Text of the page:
Eight years ago I went back to my old stomping grounds of Birmingham to look at an exhibition of Heavy Metal memorabilia and visit one of the second cities more interesting drinking establishments, the Barton Arms in Aston, which I hadn’t been to for over thirty years.
The exhibition `Home of Metal` celebrated the regions bands which had given the world heavy metal and the diligent organisers had also amassed a huge resource of relics, artefacts, memorabilia and never to be forgotten stories from such luminaries of the genre as Ozzy Osbourne and Tony Iommi amongst many other musicians and bands.
But this exhibition was not just about the bands it was also about the fans who went out to watch the bands, bought the singles and albums and queued up around the block to get tickets to watch the bands perform time after time.
It has now been fifty years since `Paranoid` first penetrated the ears of this school leaver and I still wonder where all those years have gone? I had just left school with one CSE and no ambition and although me and my mates were musically aware of Sabbath it was Deep Purple who we spent our hard earned cash on for concert tickets and albums.
Birmingham and the Black Country is the birthplace of Heavy Metal music and has always been tied in with the industrial heritage of the region – the sound of heavy metal being thumped has been reverberating in factories and industrial estates throughout the region for many years. The history of Heavy Metal is not just a story of the development of a global music phenomenon but a social history of working class people and the hard back breaking industries in which they toiled from day to day.
I spoke to a guy on the door of the exhibition who said to me that many visitors had told him it was the first cultural exhibition they had ever been to. Visitors to the exhibition came from across the globe such was the interest from heavy metal fans and musicians from bands themselves. During the exhibition heavy metal music blasted through the museums usually quiet galleries.
I am from Walsall on the edge of the Black Country famous for its leatherwork so I was proud to see that `Home of Metal` was proudly celebrating the heritage of the region by helping to spread the story of Birmingham and the Black Country to a much wider audience. The leather-and-studs of Heavy Metal bands and their fans reflected the history of leather tanneries in areas such as Walsall as well as the metal industries.
It was a story which may not have materialised but for an industrial accident many years ago in a sheet metal factory in Birmingham. The story of left handed Tony Iommi losing the tips of his right middle and ring finger on his last day of work before going off to gig in Germany with his teenage band the Rockin` Chevrolets is now part of rock history.
Iommi was understandably depressed thinking his playing days were over before they had even begun but a friend got him to listen to guitarist Django Reinhardt who had lost the use of two fingers in a gypsy caravan campfire accident but still manged to play successfully. Inspired Iommi went back to his six string guitar and fitted soft plastic tips to the ends of his fingers.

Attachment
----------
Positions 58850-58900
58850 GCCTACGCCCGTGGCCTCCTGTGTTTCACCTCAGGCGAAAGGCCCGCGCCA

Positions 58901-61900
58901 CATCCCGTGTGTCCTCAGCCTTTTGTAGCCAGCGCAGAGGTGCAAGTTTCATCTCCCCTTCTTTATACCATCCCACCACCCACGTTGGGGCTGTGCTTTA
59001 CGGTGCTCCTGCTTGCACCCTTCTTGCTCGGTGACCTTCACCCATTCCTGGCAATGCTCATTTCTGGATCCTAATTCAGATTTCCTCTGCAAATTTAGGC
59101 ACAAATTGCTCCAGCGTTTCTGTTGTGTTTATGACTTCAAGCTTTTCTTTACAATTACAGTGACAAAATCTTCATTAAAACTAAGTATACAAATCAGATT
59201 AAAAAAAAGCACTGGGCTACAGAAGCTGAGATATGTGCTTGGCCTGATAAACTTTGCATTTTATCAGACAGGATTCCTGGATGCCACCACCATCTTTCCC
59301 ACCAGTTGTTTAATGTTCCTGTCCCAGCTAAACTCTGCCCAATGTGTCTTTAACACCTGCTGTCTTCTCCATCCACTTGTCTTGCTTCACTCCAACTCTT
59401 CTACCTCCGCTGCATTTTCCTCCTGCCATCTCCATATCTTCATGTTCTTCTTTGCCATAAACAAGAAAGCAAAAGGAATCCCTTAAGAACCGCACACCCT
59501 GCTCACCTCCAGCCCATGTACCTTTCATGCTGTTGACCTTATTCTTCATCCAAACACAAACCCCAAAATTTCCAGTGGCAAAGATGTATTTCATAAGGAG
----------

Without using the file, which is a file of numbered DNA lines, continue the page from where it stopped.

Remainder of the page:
Iommi joined up with drummer Bill Ward in a band called Earth and after a very brief spell with Jethro Tull formed Black Sabbath alongside guitarist Geezer Butler and one John `Ozzy` Osbourne and Heavy Metal was born – and the rest is history!
Heavy Metal and Black Sabbath is just one part of the extensive rock legacy in Birmingham and the Black Country.
Judas Priest, Napalm Death and Godflesh were formed in Birmingham and Led Zeppelin’s Robert Plant was born in West Bromwich. I remember seeing the great man in the downstairs bar of the old Town Hall at a Roy Harper concert mixing with the punters. How often would you see that at concerts today? Diamond Head came from Stourbridge and Bev Bevan of Brummie bands The Move and ELO was born in Sparkhill and went on to become a tour drummer for Black Sabbath.
Guitarist and vocalist Glenn Hughes who I recently went to see at The Robin in Bilston who was with Deep Purple, Black Sabbath and Black Country Communion is also from Cannock. Black Country Communion’s drummer Jason Bonham is from Dudley and his father the legendary Led Zeppelin drummer John Bonham was from Redditch. Jethro Tull’s Dave Pegg is from Birmingham and heavy metal band Wolfsbane came from Tamworth and lead singer Blaze Bayley who is from Birmingham was with Iron Maiden before going solo.
During their seventies fame glam rock chart band Slade used to hang out in The Dirty Duck on the Bridge in Walsall whose lead singer Noddy Holder was born and raised in the town. I recall them playing a number of local community centres and youth clubs as Ambrose Slade when they were an intimidating skinhead band for a weekend hippie like me. Drummer Don Powell and bass guitarist Jim Lea formed the band in Wolverhampton and guitarist Dave Hill joined the band when he later moved to the town.
The area also boasted many other of rocks elite bands and musicians including The Moody Blues who hail from Erdington and Fleetwood Mac’s Christine McVie grew up in the city’s Bearwood area.
One of my favourite bands ELO also have Brummie roots. Producer, songwriter and all round good guy Jeff Lynne was born in Shard End and lived in Walsh Hall at Meriden before selling his house to UB40’s Robin Campbell another global successful band from Birmingham. Fellow ELO band member Roy Wood was born in the Kitts Green area of the city and also performed with The Move alongside Lynne and glam rockers Wizzard.
I really enjoyed walking around the exhibition. Further details can be gathered at the `Home of Metal` website and extensive archive of fascinating material. A fascinating exhibition proving that Birmingham and the Black Country is home to Rock and Heavy Metal.